LAUD ministry moves to change perception of dancing in the church
Non-denominational dance ministry, LAUD is on a mission to change the perception that dances are not for the church and has been working assiduously to re-image church members’ minds. (Photos: Marlon Reid)
Dancing often triggers a sense of uncleanliness for most people. It conjures images of suggestive sexual undertones with the movement of the loins stirring an uneasy emotion, especially for Christians.
Non-denominational dance ministry, LAUD is however on a mission to change the perception that dances are not for the church and has been working assiduously to re-image church members’ minds.
“The sole purpose of LAUD is to glorify God through dance. Dance has been taken from the church, in a sense that it has become derogatory. We believe that it was created by God to give praise,” said LAUD’s founder and artistic director, Nickesha Jones.
According to Jones, dance has been treated like a taboo in the church.
“People will draw all kinds of conclusion to it. We want to make people know it is okay to dance. It is like a choir,” Jones said.
The group started in 2006 with nine persons and the membership has fluctuated over the years, reaching a maximum of 100.
LAUD’s founder and artistic director, Nickesha Jones.
Members currently rehearse at the Calvary Gospel Assembly on Sundown Crescent, off Molynes Road in St Andrew.
LAUD Dance Ministry has been twisting and turning rhythmically to music for 12 years, during which time the dance troupe has won many Jamaica Cultural Development Commission’s trophies as well as accolades from performances that touch the soul.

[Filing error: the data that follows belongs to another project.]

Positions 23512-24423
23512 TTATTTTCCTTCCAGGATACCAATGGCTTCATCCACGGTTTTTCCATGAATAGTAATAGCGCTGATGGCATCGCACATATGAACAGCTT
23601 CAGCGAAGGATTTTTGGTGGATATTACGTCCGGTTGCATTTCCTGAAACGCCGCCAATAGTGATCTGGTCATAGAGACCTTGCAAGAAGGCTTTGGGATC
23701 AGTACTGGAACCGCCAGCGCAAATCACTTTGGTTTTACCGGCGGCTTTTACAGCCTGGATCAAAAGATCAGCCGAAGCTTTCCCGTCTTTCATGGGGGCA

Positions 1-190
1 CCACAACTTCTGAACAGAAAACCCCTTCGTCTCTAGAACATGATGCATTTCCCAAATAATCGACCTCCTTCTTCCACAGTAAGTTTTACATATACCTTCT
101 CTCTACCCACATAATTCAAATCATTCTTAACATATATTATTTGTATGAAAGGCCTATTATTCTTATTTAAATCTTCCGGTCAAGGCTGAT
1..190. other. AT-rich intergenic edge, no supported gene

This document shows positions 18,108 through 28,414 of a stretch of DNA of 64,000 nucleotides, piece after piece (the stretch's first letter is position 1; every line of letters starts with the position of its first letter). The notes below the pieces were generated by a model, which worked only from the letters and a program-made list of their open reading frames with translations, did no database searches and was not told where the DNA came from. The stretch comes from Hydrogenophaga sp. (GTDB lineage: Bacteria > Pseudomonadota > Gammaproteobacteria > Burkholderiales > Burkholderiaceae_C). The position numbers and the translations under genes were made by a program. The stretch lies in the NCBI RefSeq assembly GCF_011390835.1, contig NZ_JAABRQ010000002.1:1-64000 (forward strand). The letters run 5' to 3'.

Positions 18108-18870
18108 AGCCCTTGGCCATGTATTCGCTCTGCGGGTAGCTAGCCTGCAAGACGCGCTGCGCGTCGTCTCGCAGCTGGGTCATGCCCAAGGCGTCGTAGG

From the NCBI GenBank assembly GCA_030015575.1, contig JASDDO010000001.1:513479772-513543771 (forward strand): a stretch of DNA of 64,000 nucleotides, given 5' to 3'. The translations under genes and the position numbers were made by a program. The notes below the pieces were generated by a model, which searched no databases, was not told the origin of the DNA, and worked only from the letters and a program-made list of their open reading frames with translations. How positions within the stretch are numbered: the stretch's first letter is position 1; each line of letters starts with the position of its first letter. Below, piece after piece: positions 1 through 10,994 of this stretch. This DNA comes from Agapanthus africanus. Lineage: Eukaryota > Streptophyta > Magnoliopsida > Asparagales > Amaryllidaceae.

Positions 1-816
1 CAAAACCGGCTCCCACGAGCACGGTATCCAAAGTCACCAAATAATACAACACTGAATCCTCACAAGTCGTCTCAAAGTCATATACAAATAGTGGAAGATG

The group has also performed at many functions and national events, including the Grand Gala which is staged each year on August 6, Jamaica’s Independence Day.
It has also staged its own production each year with rehearsals in full swing for the October 13 ton14 Little Theatre show titled, “Incomplete”, which is taken from the biblical narrative of Hannah and Peninnah.
“Incomplete” will have a Jamaican twist, with Jones along with husband Kemar writing some of the songs for the production to ensure that there is a connection between the choreography, music and the story that is being told.
LAUD Dance Ministry
Click the slider for more photos from LAUD Ministry's rehearsal ahead of their production on October 13 and 14.
According to Jones, persons have reacted positively to the production over the years, always loving the storyline.
“The main aim is to have them walking away thinking, as there is always a message,” Jones said.
She added: “‘Incomplete’ will be powerful. Come with an expectation to be blessed and be ministered to.”
Recently, LAUD launched a dance and sign language competition for churches across the island.